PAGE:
Back before we saw what Ben and the Hostiles did to the Dharma Initiative I might have guessed that Dharma was culling the Flight 815 survivors to fit in with their Valenzetti project in the same manner Shangri-La took on prospective apocolypse survivors. But having no real understanding of what Ben's Merry Band of Others are up to, I still don't understand their approach to the chance survivors of Flight 815. At a minimum, you would think they'd have taken all the women for Juliet's distracting fertility project, but in the tail section alone, they left more women of child-bearing age than they took. The vague references to Jacob's list and to being good obviously all play into this, but vague is all we've really got at this point. Can Jacob please have the first flashback?

More on Lost Horizon next post, and check out my Bonus Post below.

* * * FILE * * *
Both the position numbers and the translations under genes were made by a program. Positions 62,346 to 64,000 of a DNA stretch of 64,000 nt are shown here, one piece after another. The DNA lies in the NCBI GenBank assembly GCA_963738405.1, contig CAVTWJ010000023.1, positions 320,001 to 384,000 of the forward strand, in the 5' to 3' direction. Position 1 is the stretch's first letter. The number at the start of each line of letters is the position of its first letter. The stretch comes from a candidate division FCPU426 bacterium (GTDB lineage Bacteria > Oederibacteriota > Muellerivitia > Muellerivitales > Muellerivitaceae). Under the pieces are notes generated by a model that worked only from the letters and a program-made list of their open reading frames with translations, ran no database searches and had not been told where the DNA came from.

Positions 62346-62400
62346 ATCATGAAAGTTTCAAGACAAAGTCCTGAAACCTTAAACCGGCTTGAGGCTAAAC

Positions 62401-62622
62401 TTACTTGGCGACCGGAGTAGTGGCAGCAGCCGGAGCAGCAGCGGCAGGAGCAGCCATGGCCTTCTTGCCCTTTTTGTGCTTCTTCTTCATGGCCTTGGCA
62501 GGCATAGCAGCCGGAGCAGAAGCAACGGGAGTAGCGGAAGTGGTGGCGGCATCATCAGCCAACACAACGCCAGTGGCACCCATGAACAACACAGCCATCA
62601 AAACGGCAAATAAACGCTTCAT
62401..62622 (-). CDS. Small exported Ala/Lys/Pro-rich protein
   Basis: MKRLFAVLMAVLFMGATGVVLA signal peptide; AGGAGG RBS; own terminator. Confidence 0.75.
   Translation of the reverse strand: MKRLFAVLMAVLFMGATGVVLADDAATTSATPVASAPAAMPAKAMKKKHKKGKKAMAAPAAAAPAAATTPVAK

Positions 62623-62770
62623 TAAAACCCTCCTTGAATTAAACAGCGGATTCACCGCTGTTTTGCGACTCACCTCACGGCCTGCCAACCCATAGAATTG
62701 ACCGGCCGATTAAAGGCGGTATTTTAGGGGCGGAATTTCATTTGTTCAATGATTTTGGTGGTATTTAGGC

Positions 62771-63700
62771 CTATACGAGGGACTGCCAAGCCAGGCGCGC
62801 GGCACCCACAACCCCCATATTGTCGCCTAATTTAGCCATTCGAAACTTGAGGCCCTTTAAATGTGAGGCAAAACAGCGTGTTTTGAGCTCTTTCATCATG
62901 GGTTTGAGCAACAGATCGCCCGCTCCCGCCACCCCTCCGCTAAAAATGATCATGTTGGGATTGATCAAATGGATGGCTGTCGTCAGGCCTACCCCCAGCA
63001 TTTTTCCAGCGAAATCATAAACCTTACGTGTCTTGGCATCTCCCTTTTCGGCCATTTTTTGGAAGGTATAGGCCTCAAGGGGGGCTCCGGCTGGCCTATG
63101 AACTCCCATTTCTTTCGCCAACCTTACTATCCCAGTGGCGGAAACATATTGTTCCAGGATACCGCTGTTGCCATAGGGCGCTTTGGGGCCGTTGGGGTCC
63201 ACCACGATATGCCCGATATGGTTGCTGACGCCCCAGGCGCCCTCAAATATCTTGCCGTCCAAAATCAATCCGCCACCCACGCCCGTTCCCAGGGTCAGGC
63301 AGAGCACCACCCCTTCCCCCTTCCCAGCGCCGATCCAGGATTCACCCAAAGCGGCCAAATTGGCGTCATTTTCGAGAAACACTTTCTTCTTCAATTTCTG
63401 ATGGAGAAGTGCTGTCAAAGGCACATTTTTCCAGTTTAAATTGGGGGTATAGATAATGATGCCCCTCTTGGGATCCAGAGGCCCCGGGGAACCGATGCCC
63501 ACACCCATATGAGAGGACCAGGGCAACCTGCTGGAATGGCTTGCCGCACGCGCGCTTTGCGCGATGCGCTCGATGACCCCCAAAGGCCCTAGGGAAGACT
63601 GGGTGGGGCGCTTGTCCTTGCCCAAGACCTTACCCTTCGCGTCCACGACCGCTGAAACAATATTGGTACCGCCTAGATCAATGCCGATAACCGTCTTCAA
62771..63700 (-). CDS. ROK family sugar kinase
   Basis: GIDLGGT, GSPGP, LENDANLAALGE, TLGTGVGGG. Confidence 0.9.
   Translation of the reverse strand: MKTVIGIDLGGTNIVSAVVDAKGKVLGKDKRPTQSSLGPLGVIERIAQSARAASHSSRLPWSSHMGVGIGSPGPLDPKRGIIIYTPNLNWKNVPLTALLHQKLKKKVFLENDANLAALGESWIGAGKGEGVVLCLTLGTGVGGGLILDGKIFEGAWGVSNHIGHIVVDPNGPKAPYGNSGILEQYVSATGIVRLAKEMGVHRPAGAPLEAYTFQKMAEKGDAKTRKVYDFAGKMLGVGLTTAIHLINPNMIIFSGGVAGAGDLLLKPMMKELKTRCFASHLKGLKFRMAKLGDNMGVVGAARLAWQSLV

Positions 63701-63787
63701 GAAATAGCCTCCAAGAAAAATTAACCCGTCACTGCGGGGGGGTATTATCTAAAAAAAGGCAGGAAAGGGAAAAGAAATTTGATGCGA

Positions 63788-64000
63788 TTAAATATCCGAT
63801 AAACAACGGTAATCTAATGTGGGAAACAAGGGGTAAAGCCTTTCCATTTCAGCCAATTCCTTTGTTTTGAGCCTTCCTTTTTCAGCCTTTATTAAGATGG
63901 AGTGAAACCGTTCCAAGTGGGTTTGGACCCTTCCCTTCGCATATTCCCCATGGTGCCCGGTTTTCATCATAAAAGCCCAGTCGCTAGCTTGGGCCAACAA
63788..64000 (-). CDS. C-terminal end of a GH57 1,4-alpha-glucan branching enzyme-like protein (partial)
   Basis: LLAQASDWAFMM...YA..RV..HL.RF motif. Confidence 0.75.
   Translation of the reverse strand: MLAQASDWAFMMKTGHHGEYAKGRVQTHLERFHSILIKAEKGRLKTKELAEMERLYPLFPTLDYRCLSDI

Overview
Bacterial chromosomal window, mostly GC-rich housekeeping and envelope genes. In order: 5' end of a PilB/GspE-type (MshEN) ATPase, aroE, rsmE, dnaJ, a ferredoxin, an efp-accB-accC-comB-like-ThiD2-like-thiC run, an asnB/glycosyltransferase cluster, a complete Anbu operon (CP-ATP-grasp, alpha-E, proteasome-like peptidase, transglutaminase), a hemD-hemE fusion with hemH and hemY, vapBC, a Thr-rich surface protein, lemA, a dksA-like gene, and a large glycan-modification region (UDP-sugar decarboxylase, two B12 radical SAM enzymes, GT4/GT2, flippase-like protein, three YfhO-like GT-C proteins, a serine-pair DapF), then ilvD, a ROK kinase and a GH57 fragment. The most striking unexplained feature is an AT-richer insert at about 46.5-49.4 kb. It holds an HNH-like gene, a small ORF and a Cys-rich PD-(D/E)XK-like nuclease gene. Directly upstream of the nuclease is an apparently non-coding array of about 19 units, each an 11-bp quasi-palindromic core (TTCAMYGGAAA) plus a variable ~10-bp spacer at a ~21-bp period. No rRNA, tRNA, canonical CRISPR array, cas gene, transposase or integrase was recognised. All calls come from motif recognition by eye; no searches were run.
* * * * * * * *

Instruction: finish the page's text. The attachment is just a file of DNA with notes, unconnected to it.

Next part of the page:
capcom said...

Great post Memphish! I hope that you liked LH. It was pretty short and almost too easy of a read, but I liked it and it added to my total LOST experience, for sure. Thanks to Tommy, for introducing us to checking it out!

Do you really think that the four LH "castaways" were not chosen specifically somehow, even reading between the lines? The Conway choice was obvious of course. But the others seem like good choices a well. Miss Brinklow was a good recruit for having the drive to study the lamasery libraries, for the ultimate purpose of using her as their historian perhaps. Her religious inclinations could also have been utilized in preserving that aspect of the city, i.e., keeping future generations on the spiritual road. Bernard was a good choice, in his having no rush to get back to society where he could possibly be arrested, and he had his own special business skills and talents that would help the city prosper. And perhaps Mallinson was chosen merely to help Lo-Tsen populate the city with little lama babies. :-) And to keep Lo-Tsen happy there as well? And to me, "ultimately" was to mean to Mallinson that after 30 or 40 years of living happily ever after with Lo-Tsen and their kiddies, he would indeed eventually be happy that he stayed there. But an antsy guy like Mallinson would never have taken the time to understand that. Chang should have slipped Mallinson some opium poppy juice into his tea to calm him down. :o)